The celebration of the day of the dead in southern Mexico is something that majorities fervently hope to live with the people who have departed for the journey without return.
We have a guest author, Javi Torres de Chilpancingo, Guerrero; he has his own words why some mourning the day of the dead, in the pantheon, sing to their deceased, eat with them, offer mezcal and get drunk in dear graves.
The celebration of the day of the dead in southern Mexico is something that majorities fervently hope to live with the people who have departed for the journey without return. That day people mourn their dead, but they also live with them; tells them how much their absence weighs.
When is the day of the dead celebrated in southern Mexico?
It is the 1st and 2nd of November that throughout Mexico is celebrated on the day of the deceased saints.
The 1st of that month is celebrated those who died as children.
The next day, the deceased adults are remembered in the ritual of the dead.
Why is Mexico's Day of the Dead celebrated?
In Mexico, the deceased are commemorated on that time, because it is believed that the souls of the dead return to homes to enjoy the flowers, drinks and food offered to them by their loved ones.
Preparations to welcome the dead
In advance, people acquire, or dust off, the best tablecloth to cover the table that will contain the offerings for their deceased ones.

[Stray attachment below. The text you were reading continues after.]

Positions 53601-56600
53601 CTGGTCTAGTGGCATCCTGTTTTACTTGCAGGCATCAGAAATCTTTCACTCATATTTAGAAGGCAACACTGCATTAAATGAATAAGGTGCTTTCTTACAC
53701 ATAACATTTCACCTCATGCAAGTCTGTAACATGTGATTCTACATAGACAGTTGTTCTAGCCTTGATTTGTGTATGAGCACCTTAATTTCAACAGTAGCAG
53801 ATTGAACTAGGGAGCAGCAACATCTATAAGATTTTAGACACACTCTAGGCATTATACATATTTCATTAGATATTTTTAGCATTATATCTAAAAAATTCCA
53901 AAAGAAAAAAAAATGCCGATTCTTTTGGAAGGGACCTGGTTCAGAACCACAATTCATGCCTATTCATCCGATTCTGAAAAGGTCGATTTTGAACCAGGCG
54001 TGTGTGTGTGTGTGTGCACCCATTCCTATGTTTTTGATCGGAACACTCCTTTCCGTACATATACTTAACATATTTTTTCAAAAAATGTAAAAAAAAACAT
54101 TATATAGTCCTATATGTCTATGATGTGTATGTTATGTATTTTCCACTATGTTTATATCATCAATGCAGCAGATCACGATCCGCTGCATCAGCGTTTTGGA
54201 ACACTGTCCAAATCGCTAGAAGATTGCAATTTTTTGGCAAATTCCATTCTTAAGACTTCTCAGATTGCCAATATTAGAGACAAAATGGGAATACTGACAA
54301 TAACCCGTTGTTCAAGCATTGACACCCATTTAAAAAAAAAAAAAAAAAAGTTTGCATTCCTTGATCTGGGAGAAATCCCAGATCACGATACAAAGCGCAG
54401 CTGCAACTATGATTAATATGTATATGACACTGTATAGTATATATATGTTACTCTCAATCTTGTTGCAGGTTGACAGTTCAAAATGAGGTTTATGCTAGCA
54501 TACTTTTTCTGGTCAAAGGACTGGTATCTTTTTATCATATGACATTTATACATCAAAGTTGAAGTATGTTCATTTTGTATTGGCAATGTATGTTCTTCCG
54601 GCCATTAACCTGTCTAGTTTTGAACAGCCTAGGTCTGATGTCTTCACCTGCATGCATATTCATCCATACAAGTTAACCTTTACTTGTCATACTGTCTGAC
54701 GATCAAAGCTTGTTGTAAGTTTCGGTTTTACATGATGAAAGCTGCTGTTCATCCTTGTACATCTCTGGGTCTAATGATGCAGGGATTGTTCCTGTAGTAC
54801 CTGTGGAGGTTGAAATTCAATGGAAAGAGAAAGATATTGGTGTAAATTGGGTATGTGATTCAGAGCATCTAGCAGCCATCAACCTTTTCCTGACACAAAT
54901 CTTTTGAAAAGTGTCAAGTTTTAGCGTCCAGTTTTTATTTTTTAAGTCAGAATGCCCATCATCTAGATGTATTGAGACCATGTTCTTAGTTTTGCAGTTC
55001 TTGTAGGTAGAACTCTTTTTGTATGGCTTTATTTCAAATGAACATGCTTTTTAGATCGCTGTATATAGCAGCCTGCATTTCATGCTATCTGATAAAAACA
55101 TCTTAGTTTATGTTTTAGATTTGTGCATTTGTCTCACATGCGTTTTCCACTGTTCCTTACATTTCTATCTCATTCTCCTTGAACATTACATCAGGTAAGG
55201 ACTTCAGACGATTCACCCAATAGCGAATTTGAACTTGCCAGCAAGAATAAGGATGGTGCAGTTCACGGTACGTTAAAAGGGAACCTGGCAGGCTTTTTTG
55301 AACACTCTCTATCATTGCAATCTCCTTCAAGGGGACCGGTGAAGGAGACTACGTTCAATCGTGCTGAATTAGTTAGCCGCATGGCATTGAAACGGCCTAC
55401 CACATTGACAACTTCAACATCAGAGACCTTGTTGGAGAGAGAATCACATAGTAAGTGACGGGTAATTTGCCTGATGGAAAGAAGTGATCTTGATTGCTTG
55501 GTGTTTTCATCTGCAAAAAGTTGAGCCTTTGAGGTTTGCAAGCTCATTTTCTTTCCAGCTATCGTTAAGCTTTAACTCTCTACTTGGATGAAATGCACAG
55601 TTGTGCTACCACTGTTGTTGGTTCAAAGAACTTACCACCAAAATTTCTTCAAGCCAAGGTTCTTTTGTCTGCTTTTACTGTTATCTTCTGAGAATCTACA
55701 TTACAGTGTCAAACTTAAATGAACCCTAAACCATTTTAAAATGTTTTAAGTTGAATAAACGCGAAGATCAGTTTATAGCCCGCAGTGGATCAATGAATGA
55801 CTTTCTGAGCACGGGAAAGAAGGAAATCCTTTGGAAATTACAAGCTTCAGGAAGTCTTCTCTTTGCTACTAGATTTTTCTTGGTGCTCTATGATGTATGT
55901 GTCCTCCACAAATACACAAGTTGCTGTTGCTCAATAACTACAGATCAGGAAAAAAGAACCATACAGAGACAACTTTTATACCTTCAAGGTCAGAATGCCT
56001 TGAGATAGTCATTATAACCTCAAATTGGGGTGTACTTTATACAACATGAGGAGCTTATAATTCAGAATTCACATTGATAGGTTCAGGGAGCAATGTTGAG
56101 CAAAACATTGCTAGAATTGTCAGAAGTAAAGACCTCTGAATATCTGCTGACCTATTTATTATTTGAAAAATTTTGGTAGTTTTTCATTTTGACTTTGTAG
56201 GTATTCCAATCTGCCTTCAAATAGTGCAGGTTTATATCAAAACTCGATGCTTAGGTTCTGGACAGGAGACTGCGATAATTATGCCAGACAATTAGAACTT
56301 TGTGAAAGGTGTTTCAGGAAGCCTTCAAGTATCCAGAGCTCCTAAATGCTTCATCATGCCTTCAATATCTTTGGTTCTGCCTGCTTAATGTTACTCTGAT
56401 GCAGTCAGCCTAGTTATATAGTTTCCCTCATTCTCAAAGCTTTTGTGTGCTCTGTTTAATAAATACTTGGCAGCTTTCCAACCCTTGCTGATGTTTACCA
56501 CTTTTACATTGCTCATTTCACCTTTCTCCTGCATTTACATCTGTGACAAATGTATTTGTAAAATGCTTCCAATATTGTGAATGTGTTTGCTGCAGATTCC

Ornaments in the house, where the souls of the dead return
In most homes of Chilpancingo and most southern states of Mexico, on a table, placed next to a wall; covered with colorful tablecloths are laid the offerings to the dead: bread, fruits, atole, tamales, cane, bananas, mezcal and other foods and drinks that the deceased liked.
Around the table or in a few parts of it, as well as on the wall are placed ornaments such as:
- Flowers of cempasúchil, which are yellow and smelly, are also known in this region as "flowers of the dead".
- Candles and candles are not lacking in the table of offerings to the deceased.
- The ornament on the table and the flowers on the wall is called an altar to the dead, or simply Altar.
- In some homes, on the altar, either on the wall or at the table, photos of loved ones who have gone on the journey without return are placed
- Food and drinks are placed on the table so that the souls of the dead, who return in those days, feed on the scent. After those days, people consume the food they offered to their dead.
Tomb arrangements to celebrate the dead
Before the day of the dead, people turn to the pantheons to fix the graves of their loved ones.
Some, whose tombs are concrete, paint them; the poorest, who did not have to make cement burials, with shovels pile up land until they get the shape of someone sleeping under that land.
This is the basis of the dead, so that the day of the dead may come to visit their dead.
Day of the Dead of the Little Ones
November 1 is the day when the souls of the deceased children return home to taste the candy, biscuits and other foods that relatives put on the offering table.
That afternoon, relatives bring flowers to the little ones' graves.